6. George Mallory

Famous for answering "Because it's there" when asked why he wanted to climb Mount Everest, Mallory was the pre-eminent mountaineer of his era. In 1924, on his third attempt on the world's highest peak, Mallory and climbing partner Andrew Irvine went missing and never returned. Even after his body was discovered in 1999, nobody could say for sure whether he -- and not Edmund Hillary in 1953 -- was the first to scale Everest.

5. Warren Young

Playing alongside fellow rookie Mario Lemieux, Young scored 40 goals for the Pittsburgh Penguins in the 1984-85 season. He promptly cashed in on his good fortune, signing a free-agent deal with the Detroit Red Wings. By 1987, he was out of the league, having scored a total of 30 goals without Lemieux as his linemate.

4. Joe Charbonneau

During his sensational debut season in 1980, "Super Joe" batted .289 with 23 home runs and 87 RBI, winning rookie of the year honours and the hearts of Cleveland fans. But his promising career was derailed in 1981 by a back injury in spring training, which eventually led to his becoming the first rookie of the year to be demoted to the minors the next season. He was out of baseball by 1983.

3. Bill Barilko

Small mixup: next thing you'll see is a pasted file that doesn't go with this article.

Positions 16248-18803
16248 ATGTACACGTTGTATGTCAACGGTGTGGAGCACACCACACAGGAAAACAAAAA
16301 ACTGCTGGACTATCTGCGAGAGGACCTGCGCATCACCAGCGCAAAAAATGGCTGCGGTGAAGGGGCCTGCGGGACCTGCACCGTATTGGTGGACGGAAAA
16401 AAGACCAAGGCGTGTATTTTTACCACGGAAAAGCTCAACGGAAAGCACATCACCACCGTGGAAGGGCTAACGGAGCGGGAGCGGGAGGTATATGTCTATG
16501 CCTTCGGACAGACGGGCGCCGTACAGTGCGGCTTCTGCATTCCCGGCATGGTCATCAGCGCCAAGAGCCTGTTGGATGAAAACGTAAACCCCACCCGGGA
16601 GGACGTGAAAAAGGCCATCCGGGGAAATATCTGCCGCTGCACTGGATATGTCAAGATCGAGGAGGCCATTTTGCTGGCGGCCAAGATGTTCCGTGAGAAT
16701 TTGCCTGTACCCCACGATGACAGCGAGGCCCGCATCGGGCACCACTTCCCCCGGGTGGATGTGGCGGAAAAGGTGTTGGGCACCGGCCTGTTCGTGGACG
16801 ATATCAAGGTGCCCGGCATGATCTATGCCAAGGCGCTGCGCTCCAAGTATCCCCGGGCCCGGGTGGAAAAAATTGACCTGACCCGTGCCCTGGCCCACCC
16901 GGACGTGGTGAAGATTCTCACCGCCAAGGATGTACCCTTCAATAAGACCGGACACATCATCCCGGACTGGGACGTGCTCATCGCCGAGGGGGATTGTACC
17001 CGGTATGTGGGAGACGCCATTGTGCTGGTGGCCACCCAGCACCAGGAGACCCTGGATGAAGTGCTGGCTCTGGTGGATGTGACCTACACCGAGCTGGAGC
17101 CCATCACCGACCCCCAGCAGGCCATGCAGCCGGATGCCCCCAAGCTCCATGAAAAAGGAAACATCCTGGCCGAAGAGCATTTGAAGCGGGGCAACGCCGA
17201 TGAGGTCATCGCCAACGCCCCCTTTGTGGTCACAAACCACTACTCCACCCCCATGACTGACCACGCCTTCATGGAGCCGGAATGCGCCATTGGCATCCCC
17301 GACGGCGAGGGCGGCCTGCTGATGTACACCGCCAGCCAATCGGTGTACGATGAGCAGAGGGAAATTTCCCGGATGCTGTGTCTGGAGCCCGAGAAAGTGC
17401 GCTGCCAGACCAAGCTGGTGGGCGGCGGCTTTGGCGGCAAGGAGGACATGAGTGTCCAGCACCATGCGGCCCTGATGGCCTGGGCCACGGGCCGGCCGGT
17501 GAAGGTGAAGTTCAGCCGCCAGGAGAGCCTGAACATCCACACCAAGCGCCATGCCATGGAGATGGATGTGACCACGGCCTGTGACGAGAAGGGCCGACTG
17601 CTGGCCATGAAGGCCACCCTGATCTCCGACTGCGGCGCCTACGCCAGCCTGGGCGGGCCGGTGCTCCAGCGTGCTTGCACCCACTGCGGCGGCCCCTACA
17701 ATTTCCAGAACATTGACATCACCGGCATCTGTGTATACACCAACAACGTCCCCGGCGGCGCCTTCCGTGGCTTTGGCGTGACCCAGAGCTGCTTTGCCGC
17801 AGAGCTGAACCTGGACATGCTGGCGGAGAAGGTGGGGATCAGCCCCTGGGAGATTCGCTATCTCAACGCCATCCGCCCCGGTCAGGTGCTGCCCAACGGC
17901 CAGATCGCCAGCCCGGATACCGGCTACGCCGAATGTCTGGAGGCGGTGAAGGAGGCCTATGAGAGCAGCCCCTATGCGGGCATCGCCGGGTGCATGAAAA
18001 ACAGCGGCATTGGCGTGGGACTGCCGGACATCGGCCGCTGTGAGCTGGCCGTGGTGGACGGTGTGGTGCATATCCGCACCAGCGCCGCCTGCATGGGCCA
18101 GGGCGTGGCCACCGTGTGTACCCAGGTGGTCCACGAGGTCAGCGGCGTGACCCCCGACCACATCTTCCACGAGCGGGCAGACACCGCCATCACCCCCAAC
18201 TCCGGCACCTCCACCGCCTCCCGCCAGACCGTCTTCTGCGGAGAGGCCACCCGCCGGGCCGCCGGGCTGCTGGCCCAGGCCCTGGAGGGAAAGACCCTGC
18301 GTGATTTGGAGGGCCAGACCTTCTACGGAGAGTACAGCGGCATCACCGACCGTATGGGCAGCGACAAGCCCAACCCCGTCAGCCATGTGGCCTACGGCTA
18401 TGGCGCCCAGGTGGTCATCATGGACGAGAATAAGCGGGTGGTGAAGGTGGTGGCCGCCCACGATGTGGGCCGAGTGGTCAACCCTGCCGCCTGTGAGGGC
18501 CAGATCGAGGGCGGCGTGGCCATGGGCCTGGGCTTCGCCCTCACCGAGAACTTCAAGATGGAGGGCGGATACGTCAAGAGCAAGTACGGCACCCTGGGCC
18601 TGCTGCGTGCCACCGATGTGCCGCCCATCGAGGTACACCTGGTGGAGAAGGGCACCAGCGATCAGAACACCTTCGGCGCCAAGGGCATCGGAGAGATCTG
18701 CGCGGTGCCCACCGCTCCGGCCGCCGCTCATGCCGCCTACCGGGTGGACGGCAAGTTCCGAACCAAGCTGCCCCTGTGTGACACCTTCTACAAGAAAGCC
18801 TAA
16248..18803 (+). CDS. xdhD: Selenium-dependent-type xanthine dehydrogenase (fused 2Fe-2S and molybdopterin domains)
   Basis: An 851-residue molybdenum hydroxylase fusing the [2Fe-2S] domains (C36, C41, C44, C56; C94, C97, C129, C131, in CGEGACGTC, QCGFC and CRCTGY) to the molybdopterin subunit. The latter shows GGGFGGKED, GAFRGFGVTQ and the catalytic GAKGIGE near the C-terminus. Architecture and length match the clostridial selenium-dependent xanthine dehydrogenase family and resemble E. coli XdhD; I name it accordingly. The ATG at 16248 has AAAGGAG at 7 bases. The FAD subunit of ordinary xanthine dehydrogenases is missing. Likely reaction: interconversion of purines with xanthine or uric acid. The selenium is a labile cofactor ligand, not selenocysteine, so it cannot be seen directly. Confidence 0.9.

Toronto Maple Leafs fans know the story by heart: In 1951, young defenceman Bill Barilko scored the winning goal in overtime to clinch the Leafs' fourth Stanley Cup in five years. Four months later, he boarded a small plane for a fishing trip to Northern Ontario and was never seen again. The mystery of his whereabouts gradually turned into the curse of Bill Barilko, as the once-mighty Leafs foundered. It wasn't until 1962, the year the wreckage of his plane was finally found, that Toronto would win another Cup.

2. Jacques Villeneuve

Call it the curse of Larry Walker, who was beaten out by Villeneuve (some would say his car, really) despite putting together one of the finest offensive seasons in baseball history and winning the National League MVP in 1997. The crown which voters found more dazzling was the Formula One championship, which Villeneuve captured after an impressive four years on tracks around the world, during which he also won the Indianapolis 500 and the CART championship. But in the decade since his triumph, Villeneuve didn't win another race, eventually losing his ride in 2006.

1. David Duval

It's hard to believe it now, but this guy was once the No. 1 golfer in the world, having racked up 13 wins in his first seven seasons on the PGA Tour. But then, practically the day after he won the 2001 Open Championship at Royal Lytham, Duval's game simply disappeared. Whatever the reason -- nagging injuries, family commitments and a bout with vertigo have all been fingered -- the player who once shot a 59 now struuggles to break 80. Unfortunately for car-wreck fans, Duval announced earlier this week that he won't be playing in this year's Open.